The Market Recovered From The Flash Crash Not Due To Buying But Lack Of Selling And A Short Covering Ramp

Tyler Durden's picture

The folks at Nanex have done another very interesting forensic analysis looking at the volume on either side of the flash crash, i.e., between 14:43 and 14:45 when the most vicious part of the selling took place, and on the rebound, between 14:46 and 14:49, when the bounce to unchanged took the market right back up. Not at all surprisingly, there is a huge mismatch, at least on the SPY (which, however, being the most traded security in the market, is a pretty good representation of overall volume trends): selling volume is orders of magnitude, and far more concentrated than the bid side on the bounce. This leads Nanex to conclude that "Basically, when the shelling stopped, there was no one left standing with good
pricing information -- and when the shorts went to cover and buy back stock
they found prices rocketing skyward with almost no effort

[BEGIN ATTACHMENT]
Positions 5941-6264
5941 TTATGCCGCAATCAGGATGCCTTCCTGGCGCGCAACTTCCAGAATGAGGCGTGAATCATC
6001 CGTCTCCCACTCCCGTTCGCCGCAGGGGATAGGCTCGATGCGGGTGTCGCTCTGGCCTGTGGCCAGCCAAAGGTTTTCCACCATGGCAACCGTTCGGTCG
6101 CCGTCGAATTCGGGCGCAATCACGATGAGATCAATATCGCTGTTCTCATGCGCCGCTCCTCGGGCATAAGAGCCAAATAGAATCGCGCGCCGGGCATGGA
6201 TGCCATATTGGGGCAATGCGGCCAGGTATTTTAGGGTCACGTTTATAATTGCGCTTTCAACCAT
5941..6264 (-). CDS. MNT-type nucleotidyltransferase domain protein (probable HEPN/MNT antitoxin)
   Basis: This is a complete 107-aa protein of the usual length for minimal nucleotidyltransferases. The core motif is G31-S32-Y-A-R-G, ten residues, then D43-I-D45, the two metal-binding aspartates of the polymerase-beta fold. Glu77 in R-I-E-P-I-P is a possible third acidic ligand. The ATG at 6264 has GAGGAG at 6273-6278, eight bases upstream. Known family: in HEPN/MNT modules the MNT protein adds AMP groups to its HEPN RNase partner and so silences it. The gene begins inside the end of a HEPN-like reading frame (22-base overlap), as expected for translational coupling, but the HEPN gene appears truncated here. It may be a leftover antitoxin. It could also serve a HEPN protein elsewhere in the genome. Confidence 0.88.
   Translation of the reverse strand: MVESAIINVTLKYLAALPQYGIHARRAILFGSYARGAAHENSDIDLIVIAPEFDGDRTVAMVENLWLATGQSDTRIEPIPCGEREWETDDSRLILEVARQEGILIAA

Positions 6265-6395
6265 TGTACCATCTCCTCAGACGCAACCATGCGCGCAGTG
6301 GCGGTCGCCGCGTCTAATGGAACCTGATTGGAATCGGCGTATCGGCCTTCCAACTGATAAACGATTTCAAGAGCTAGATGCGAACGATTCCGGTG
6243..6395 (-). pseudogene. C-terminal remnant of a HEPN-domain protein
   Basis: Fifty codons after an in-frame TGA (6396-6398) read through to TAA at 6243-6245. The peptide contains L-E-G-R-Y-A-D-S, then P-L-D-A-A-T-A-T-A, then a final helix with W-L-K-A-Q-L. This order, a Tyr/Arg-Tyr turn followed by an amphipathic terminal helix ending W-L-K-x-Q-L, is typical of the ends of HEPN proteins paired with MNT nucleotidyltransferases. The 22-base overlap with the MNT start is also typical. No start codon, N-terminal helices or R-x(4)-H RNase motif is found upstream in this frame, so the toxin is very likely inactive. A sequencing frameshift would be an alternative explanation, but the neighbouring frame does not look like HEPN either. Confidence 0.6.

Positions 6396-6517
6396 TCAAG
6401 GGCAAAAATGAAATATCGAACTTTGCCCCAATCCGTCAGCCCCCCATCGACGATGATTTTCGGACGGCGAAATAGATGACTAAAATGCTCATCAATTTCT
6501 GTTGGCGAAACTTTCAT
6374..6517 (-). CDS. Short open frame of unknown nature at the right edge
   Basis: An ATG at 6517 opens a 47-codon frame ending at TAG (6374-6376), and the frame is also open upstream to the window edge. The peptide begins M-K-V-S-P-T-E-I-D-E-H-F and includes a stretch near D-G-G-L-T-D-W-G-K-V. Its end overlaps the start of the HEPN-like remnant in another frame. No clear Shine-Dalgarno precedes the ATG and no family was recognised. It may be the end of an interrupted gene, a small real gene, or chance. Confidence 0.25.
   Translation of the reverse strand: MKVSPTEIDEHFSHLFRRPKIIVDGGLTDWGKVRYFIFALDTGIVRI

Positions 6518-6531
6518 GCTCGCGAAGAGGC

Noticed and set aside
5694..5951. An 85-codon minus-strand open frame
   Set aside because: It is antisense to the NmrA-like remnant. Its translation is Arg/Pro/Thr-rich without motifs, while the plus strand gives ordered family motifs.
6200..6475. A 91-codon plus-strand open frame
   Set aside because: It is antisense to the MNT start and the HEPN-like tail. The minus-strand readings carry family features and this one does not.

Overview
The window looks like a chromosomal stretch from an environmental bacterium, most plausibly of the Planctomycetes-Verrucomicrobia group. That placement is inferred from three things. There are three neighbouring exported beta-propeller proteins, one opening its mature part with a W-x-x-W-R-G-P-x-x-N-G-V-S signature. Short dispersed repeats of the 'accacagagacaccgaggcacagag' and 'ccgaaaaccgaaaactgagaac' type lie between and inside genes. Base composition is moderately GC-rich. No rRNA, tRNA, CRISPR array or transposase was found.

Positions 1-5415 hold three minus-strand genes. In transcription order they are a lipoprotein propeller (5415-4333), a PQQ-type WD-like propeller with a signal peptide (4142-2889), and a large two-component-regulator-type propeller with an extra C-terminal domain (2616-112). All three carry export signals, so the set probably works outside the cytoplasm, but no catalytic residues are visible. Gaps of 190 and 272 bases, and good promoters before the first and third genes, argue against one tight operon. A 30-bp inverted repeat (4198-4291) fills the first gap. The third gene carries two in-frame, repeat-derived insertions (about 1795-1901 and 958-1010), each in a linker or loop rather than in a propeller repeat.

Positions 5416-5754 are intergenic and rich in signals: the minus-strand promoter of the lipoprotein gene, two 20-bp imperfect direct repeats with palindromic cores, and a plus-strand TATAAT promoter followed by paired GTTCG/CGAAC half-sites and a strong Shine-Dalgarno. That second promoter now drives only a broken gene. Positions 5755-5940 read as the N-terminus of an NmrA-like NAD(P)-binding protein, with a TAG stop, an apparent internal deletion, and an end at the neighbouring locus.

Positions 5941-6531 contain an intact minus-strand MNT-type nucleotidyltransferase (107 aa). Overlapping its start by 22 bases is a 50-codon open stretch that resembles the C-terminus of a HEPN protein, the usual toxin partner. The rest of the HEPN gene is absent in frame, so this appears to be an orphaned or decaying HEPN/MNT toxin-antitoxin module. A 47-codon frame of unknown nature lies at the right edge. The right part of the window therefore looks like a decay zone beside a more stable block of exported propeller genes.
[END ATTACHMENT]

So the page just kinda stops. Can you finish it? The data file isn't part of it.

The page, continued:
." In other words, if anyone wanted to created a short covering squeeze by pulling all the borrow (wink wink State Street and BoNY) they could have immediately undone all the damage associated with the 1000 point drop in the Dow. Incidentally, this is precisely what set off the market on its steady bear market rally back in March of 2009 - a concerted effort, orchestrated by the State Streets of the world, to pull every single financial stock's borrow, creating the biggest short covering spree in the history of our broken stock market.

More from Nanex:

This is a 1-second chart of the Spyder ETF (symbol SPY) showing the
sell-off and recovery on May 6, 2010. We included the tick volume (the count
of the number of trades for each second
) plotted at the bottom. What this
chart shows is that the recovery occurred not due to strong demand, but rather
because there were few sellers left. If it were due to strong demand, the
volume would have been much much higher. This is a simple matter of supply and
demand.

In other words, nobody wanted to buy stocks at the bottom: and the rebound had nothing to do with HFT intervention as the now luckily retired Jim Simons claims, but merely a push to incite yet another flare up in short covering. What would be interesting is charting the VWAP on the SPY pre crash and post crash -  we are confident the differential would be well over 300 Dow points, once again confirming that supply and demand no longer matter in stocks whose prices can plunge at the whim of a few SPARC cores.

Below is the visual representation of the move: